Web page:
Whiskers and Paws Catering | Memorials
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Memorials

I lost my co-pilot last weekend,

Sadie, my Golden Retriever of 14.5 years.  I got her as a gift for my birthday, a complete surprise, when she was already a big pup at 8 months old with a big pink ribbon around her neck.  I thought, “Oh wow, that’s a big responsibility.”  But our love for each other began from that point and never wavered.

Many of you have met her in the office or out on deliveries.  We have quite a few customers because of her.   She was a top salesman hanging her paw out the window observing.  She was stoic and smart, quiet, and cunning; a great communicator.  She was raised to be a companion dog, but that didn’t work out, possibly because she was too stubborn.  She was also called a “fence runner,” and that’s why she was available through the organization.  She could easily drive the dogs on the other side of the fence, nuts.  She loved it!

Well, she was a special dog to me, always by my side, always willing to say hi or give a hug or a paw.  She helped me rescue quite a few stray dogs on the route for rescue that wouldn’t have come up to me otherwise.  When she was amongst other dogs, she’d quietly be in charge. She’d  push to the front of the food line, she’d let a puppy know  “Ok, that’s enough rough housing”  and strong paw them down to behave with one forceful bark.  She didn’t chase the ball, didn’t like dog parks and didn’t like all dog treats; she’d turn her head and blow thru her nose, it was the funniest thing.  She was her own dog.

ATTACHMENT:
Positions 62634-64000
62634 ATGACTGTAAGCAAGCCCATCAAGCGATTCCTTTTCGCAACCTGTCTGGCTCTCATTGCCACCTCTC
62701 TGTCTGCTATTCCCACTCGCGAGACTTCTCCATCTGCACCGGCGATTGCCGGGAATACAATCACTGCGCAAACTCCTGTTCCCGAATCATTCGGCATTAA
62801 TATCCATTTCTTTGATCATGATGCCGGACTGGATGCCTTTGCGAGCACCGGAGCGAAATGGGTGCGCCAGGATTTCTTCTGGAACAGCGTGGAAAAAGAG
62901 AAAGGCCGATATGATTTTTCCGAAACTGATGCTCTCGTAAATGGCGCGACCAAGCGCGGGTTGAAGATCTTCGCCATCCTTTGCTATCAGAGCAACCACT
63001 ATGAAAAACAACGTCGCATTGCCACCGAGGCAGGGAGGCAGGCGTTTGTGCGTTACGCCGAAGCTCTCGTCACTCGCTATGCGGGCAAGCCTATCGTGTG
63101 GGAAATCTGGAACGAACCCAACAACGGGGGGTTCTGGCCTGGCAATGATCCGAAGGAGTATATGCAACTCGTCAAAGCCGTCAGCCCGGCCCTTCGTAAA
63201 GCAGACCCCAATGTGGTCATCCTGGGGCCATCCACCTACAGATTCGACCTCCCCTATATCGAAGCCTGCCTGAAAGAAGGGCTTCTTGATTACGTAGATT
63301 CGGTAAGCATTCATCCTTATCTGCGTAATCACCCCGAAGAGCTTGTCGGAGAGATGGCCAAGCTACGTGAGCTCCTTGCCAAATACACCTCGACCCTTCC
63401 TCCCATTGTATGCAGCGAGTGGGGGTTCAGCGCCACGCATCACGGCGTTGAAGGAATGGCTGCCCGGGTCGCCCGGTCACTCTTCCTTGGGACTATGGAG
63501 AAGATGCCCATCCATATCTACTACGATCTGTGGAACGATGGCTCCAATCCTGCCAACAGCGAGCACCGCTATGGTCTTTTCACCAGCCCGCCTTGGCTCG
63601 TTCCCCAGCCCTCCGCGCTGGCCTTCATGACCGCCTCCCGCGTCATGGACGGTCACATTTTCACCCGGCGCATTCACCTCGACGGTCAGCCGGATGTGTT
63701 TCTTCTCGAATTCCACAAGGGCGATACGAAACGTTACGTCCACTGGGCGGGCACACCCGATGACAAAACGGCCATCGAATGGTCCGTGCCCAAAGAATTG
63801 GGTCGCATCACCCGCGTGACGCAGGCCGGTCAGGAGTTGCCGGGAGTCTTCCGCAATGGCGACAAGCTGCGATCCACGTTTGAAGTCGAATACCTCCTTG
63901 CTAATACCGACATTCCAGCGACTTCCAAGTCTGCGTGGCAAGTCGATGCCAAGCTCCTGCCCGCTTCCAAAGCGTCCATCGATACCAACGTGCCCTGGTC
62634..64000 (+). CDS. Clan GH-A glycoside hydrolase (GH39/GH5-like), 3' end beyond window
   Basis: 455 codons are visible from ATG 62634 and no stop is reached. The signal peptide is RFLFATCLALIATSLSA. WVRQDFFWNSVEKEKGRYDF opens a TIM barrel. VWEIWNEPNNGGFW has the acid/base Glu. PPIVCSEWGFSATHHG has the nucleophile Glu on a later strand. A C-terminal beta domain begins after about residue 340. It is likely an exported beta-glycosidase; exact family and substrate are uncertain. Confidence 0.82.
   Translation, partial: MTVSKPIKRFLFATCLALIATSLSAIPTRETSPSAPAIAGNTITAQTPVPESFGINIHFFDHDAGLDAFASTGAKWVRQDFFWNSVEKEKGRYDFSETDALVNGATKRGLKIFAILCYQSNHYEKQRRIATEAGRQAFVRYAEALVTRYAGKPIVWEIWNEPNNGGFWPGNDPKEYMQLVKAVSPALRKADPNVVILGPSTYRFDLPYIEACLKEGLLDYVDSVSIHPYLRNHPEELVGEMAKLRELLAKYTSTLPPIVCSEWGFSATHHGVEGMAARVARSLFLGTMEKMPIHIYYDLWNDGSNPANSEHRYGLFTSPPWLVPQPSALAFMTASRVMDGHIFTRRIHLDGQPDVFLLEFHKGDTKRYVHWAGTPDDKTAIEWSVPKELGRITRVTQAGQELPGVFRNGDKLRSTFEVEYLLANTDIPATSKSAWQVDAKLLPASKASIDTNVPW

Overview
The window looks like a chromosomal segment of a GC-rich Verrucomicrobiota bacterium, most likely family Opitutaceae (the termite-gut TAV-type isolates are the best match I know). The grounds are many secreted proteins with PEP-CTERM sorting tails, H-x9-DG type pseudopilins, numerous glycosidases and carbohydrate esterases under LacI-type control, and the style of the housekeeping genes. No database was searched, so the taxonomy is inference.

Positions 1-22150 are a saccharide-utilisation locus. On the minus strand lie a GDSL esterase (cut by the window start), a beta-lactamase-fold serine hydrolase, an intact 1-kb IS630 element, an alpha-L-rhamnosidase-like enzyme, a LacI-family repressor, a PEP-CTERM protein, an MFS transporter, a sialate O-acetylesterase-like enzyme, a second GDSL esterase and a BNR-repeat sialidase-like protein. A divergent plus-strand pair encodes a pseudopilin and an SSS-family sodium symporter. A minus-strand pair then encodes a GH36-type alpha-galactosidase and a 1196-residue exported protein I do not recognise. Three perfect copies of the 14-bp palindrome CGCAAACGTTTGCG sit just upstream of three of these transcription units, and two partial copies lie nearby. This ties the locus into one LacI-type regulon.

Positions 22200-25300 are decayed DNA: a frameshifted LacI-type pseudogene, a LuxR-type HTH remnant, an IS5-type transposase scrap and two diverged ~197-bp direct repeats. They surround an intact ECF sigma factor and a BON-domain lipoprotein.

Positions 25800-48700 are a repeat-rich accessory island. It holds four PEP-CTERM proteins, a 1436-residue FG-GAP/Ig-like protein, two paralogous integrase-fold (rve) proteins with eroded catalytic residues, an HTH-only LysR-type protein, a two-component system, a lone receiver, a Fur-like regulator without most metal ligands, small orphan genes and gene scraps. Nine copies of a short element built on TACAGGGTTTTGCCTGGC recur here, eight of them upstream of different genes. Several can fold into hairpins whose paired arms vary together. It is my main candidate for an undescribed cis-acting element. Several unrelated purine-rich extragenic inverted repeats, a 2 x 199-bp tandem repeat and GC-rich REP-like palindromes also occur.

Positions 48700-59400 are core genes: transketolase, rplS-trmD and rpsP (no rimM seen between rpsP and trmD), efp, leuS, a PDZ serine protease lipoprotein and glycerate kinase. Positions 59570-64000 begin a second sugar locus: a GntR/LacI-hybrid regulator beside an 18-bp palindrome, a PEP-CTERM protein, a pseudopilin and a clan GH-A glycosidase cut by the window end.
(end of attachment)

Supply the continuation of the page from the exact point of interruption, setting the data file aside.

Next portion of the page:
I appreciate you all loving Sadie over the years and asking about her or stopping to visit with her.

On Saturday, July 13th she left us quietly, still beautiful, still sweet, we miss her so much.  Bye Sadie and Thank you.
Sean

DJ has graced our website with his darling picture for a long time.